Saturday, December 4

La Masia: Barcelona welcomes women to the famous soccer academy for the first time

Barcelona’s youth academy, La Masia, has been the envy of world soccer for years due to the sheer number of talents who have graduated from the first team and had remarkable careers.

Players such as Carles Puyol, Lionel Messi, Xavi, Andrés Iniesta and Sergio Busquets arrived through the youth system.

Now, for the first time, girls and women have managed to enter the legendary training center.

Since its creation in 1979, in an old building near the Camp Nou stadium, then its move ten years ago near the club’s training center on the outskirts of Barcelona, ​​La Masia had never accepted girls among its residents.

Nine “pioneers” have joined the youth squad this year, which finally opened its doors to women after the recent triumphs of the women’s Barça, which won the League, the Spanish Cup and the Champions League last season.

“It is a very big responsibility, we are pioneers. But it is especially good to know that you will always be one of the first to enter La Masia,” said Laura Coronado, an 18-year-old archer and dietetics student, sitting in the garden of the center of training.

A new resident, Clàudia Riumallo, 18, used to have to drive an hour from Girona to train in Barcelona with girls of her own caliber.

With the possibility of staying at La Masia as a resident, he calls change “a gift.”

He played for Espanyol, the other great professional club in the Catalan metropolis, and now plays for Barça B while studying chemistry at university.

In addition to their hat-trick of titles last season, Barça’s women’s team won all the individual awards awarded by UEFA in August.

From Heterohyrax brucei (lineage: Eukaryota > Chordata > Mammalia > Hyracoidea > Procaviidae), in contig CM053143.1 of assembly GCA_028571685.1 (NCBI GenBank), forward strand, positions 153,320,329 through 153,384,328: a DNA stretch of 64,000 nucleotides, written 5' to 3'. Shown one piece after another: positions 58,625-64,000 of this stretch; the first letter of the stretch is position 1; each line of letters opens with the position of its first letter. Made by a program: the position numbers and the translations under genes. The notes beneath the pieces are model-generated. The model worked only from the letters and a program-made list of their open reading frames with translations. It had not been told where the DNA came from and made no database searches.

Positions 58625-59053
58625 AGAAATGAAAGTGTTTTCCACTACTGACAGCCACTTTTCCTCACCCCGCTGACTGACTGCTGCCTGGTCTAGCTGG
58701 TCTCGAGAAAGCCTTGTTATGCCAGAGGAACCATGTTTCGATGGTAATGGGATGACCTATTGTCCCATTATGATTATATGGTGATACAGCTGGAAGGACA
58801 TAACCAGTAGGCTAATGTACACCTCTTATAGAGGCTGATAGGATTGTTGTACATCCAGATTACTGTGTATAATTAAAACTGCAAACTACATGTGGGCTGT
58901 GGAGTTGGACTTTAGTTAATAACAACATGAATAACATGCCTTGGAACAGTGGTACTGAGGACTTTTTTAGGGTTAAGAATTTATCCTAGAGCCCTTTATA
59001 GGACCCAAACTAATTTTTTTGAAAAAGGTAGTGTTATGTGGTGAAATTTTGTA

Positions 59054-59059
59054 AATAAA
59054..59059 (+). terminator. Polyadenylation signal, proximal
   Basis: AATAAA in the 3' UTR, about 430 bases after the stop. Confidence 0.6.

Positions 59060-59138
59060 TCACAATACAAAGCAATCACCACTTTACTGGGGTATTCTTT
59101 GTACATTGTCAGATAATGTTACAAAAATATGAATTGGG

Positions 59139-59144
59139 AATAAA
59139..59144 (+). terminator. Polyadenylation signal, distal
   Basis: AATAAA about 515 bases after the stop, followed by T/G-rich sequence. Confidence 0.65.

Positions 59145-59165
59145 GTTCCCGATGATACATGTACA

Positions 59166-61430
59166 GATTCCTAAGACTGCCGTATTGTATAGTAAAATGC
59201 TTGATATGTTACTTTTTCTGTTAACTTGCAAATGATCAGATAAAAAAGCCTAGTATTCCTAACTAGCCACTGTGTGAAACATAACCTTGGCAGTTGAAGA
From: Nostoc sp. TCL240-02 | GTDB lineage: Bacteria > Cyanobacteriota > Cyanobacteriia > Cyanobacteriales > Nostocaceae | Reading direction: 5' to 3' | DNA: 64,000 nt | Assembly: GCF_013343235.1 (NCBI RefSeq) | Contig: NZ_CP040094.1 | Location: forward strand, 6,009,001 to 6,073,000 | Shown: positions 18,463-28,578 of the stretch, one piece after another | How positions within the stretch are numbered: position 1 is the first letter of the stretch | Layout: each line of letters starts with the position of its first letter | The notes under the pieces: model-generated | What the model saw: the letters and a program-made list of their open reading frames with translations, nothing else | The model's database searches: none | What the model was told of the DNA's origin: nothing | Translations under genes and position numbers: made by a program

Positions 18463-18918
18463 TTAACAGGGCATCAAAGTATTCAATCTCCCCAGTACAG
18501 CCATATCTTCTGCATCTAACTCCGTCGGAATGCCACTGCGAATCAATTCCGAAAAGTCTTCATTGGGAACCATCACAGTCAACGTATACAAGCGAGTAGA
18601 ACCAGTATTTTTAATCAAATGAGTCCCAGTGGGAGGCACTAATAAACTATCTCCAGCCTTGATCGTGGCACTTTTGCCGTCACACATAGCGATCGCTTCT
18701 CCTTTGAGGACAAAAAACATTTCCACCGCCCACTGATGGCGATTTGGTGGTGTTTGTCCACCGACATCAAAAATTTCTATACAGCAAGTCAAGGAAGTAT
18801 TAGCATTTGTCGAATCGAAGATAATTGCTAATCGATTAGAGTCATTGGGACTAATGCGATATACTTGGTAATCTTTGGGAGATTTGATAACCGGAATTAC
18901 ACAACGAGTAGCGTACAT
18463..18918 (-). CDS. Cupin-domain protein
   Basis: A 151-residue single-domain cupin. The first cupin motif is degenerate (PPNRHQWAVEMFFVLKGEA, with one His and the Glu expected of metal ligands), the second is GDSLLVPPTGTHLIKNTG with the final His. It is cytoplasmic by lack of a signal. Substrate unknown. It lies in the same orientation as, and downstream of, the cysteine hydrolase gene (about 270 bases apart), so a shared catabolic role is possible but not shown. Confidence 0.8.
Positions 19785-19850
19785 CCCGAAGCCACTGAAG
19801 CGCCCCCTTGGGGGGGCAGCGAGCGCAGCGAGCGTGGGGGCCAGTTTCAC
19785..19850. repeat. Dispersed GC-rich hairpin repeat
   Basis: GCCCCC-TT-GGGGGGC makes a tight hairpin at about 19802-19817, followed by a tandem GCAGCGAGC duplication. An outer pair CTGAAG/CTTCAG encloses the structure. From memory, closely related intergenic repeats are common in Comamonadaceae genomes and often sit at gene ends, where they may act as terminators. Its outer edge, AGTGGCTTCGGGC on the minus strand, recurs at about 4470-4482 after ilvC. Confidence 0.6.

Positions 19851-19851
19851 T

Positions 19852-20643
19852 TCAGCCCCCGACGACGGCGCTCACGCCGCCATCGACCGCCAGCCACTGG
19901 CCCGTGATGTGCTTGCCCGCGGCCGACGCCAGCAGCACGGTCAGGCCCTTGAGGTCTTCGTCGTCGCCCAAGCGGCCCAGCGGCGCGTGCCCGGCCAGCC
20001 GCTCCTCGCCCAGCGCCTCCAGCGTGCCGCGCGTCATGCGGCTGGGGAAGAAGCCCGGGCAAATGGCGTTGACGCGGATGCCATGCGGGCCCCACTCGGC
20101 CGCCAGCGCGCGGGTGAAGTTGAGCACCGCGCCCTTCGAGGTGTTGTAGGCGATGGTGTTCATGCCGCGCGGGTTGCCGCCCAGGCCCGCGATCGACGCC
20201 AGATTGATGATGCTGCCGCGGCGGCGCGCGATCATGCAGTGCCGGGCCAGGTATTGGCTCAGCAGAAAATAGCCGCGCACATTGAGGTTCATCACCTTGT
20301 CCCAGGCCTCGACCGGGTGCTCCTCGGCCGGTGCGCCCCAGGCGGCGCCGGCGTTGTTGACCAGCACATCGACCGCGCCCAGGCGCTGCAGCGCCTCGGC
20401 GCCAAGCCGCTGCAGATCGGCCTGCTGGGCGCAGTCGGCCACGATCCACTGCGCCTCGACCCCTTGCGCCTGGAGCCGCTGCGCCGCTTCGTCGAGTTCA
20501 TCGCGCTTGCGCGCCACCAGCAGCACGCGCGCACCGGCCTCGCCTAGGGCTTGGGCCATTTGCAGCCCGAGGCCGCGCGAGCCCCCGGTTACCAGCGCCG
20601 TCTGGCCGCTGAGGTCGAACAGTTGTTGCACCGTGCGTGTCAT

The award for the best player of the season went to captain Alexia Putellas, who is also one of the four Barça players nominated for the Women’s Ballon d’Or.

Things are not looking so good for the men’s team, who have seen Ronald Koeman fired as coach amid poor performances, and former midfielder Xavi comes in to take over.

The men’s team beat Levante 4-0 with a starting eleven made up entirely of La Masia graduates (during the first 60 minutes) in 2012.

“The way forward is very simple. You just have to look at the men’s team to know where we have to go,” says Markel Zubizarreta, Barça’s women’s soccer coach.

Barça was at the top of Europe at that time and far from imagining that the women’s section would continue to feed the trophy cabinet while the men’s section faltered.

Women’s football on the rise in Spain

The female presence in Spanish football continues to grow. The number of female graduates has almost doubled since 2011, from 36,200 (4.3% of the total number of graduates in Spain) to 77,400 in 2020 (7.2% of the total), according to the Ministry of Sports.

“There are still many things missing, such as the professionalization of La Liga,” whose principle has been accepted but is not yet a reality, says Laura Coronado.

“We know that salaries will not be equivalent to those of men, but we would like to be able to live more comfortably from football. We are fighting for that,” he says.

Like many girls of her generation, Jana Fernández, now in the Barça first team at 19, never shared a dressing room with girls before she was 12 years old.

She went through the youth teams of the club, but was not lucky enough to be an intern at La Masia.

“I often remind the girls that they are there now. I would love to have been there, ”says the defender, who is studying advertising at the same time as her career and is aware that there is still a long way to go for girls. in Spanish soccer.

“We fight every day to get more things for the girls of today, and especially for the girls of tomorrow,” he adds.

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